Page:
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Only a decade ago, quantum computing was an exotic topic solely reserved to a small group of specialized scientists. Today, quantum computing has gained the public interest, and many Venture Capital (VC) firms have started investing in quantum-technology companies, including several spinouts from universities. The excitement is linked to the potential of large quantum computers to solve certain problems exponentially faster than any of our current classical computers. This ability would provide a solution to the foreseen slowdown of Moore’s law and consequent scaling of classical computing performance.
Quantum computing is based on quantum bits (qubits) as opposed to classical bits, and thus takes advantage of superposition and quantum entanglement to make computations far more efficient than a classical computer. While a classical computer bit can only be in one state at a time (a “0” or a “1”), a qubit can represent both simultaneously. This property exemplifies the power of quantum computations: any quantum algorithm operating on a qubit operates simultaneously on all possible combinations. This also means that as the number of qubits used increases, the number of combinations it can consider scales exponentially. It has been suggested that at 72 qubits quantum computers will be able to surpass classical computers in terms of performance for some very difficult problems.
One of the early drivers of the development of quantum computers is the ability to factor large numbers, as shown in 1994 by Peter Shor’s quantum algorithm. Because factoring large numbers is the basis for encryption protocols, quantum computers may someday compromise all secure transmissions via traditional transmission methods.
Quantum Key Distribution (QKD) can solve this problem using polarized photons to transmit data from one location to another. By comparing the sequence of beamsplitters used by the receiver to read the polarization of a series of photons, sender and receiver can determine a sequence of bits they both know, and whether the photons are read or copied in any way by an eavesdropper. However, quantum processing technologies operate at a shorter wavelength than the telecom band used over optical fiber, and traditional wavelength conversion methods are unsuitable for high efficiency wavelength conversion of single photons transmitting quantum information. To add to the challenge, quantum signals cannot be amplified, and laying a fiber-network compatible with quantum wavelengths is not only infrastructure-intensive but fundamentally infeasible because sub-micron wavelengths suffer high attenuation in fiber transport.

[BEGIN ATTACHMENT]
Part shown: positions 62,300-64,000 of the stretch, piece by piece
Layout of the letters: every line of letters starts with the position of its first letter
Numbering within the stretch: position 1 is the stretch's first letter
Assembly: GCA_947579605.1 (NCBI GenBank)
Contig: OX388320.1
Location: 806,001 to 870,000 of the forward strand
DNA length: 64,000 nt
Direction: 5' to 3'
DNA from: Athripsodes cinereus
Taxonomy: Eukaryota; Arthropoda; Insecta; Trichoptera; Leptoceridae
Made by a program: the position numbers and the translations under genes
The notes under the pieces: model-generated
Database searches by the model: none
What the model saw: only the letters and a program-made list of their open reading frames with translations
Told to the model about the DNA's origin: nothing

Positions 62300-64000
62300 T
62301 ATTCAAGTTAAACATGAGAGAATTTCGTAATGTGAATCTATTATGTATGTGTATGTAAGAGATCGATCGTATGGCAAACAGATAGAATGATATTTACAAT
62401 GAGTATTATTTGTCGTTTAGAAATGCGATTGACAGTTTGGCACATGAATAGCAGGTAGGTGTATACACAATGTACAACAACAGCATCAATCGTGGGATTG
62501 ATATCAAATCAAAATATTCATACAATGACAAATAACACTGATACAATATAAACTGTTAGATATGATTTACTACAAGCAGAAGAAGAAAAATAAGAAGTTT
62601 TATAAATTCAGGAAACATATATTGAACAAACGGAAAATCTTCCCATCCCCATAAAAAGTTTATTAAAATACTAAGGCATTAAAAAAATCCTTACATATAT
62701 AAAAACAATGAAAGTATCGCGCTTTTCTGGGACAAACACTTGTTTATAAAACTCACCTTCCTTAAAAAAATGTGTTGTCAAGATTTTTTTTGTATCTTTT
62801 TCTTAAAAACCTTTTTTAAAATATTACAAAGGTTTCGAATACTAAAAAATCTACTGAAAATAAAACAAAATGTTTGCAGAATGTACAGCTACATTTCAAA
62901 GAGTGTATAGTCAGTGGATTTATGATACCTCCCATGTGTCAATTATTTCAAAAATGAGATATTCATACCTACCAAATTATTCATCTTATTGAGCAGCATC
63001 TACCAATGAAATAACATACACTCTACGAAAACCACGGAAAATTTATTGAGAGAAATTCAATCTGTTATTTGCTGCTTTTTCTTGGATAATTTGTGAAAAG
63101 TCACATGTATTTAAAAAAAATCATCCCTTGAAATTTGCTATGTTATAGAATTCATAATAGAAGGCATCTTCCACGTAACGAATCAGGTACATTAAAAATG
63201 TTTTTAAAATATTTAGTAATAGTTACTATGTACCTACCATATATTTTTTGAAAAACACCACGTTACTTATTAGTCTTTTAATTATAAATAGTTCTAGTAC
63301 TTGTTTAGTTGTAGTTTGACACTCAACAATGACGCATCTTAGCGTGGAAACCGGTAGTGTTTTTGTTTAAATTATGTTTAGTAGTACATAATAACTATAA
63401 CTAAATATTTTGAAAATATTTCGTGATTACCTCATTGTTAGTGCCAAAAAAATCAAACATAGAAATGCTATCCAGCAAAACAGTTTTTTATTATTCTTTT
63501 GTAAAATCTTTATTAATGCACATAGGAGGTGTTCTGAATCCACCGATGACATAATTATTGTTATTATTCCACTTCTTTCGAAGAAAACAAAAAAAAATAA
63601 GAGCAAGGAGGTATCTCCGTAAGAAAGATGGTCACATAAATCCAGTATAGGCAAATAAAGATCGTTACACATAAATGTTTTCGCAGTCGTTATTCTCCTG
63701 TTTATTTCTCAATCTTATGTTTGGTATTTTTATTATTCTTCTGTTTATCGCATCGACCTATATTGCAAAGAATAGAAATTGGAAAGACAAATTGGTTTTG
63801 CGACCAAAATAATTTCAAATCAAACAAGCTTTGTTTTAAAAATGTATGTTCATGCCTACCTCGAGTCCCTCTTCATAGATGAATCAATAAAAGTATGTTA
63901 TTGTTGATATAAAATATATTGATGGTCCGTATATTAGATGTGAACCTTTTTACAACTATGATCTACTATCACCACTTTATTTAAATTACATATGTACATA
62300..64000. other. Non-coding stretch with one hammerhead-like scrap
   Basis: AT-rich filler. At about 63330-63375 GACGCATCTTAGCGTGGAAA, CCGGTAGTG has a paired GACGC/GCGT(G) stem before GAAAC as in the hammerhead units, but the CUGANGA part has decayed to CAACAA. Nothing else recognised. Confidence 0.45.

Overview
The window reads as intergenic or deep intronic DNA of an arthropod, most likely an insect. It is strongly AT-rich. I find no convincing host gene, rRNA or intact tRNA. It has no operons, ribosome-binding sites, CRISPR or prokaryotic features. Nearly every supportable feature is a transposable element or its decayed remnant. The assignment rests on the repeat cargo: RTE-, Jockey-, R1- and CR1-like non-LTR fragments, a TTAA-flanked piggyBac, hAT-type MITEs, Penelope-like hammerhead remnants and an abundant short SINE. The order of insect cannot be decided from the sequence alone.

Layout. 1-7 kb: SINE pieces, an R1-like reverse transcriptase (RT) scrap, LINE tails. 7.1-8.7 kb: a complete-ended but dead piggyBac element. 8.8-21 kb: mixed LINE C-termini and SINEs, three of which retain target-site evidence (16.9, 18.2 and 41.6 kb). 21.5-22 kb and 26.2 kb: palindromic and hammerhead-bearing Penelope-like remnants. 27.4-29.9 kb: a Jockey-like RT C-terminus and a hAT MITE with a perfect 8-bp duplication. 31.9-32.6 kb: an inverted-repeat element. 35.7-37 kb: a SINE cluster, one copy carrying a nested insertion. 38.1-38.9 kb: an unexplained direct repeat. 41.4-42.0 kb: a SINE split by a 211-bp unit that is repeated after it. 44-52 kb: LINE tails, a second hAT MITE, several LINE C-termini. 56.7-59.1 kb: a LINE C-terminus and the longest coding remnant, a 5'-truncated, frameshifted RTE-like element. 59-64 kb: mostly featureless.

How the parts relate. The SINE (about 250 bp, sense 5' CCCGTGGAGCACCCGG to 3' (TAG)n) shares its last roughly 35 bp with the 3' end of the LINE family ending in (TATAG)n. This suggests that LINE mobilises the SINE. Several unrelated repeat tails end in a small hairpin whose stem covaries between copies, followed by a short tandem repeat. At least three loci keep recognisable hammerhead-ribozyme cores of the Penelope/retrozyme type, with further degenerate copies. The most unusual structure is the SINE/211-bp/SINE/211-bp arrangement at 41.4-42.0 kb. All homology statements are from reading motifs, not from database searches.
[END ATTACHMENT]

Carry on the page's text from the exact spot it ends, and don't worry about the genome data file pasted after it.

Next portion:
By leveraging support from across the SBIR program, including a recent DOE Phase I awarded in 2019, ColdQuanta is developing a means to enable long-distance quantum communication and distributed quantum computing via the global telecom fiber network by converting the wavelengths of entangled photons to values that can transfer over optical fibers. Although the wavelength converter development has a clear commercialization strategy in mind, this technology leverages a vast existing foundational technology, which involves the production and manipulation of laser-cooled atoms and quantum degenerate gases.
ColdQuanta, a world-leader in commercial cold atom systems, developed its core technology with the support of SBIR, STTR and other funding from several Government agencies. The company has achieved important breakthroughs that will contribute to the development of a variety of quantum systems. Trapped and cooled neutral atoms are a promising physical platform among a few that have emerged in the past 20 years as contenders for quantum computing hardware—a physical way to produce a series of qubits with high fidelity. This technology makes it possible to create 2D arrays of single atoms, each array representing a qubit. Therefore, it addresses one of the main challenges in quantum computing: scaling up to a large number of qubits. ColdQuanta’s advances in vacuum technology address another key demand of quantum computing: ensuring that the atom arrays (qubits) are well isolated from the environment, preventing decoherence of their fragile quantum state.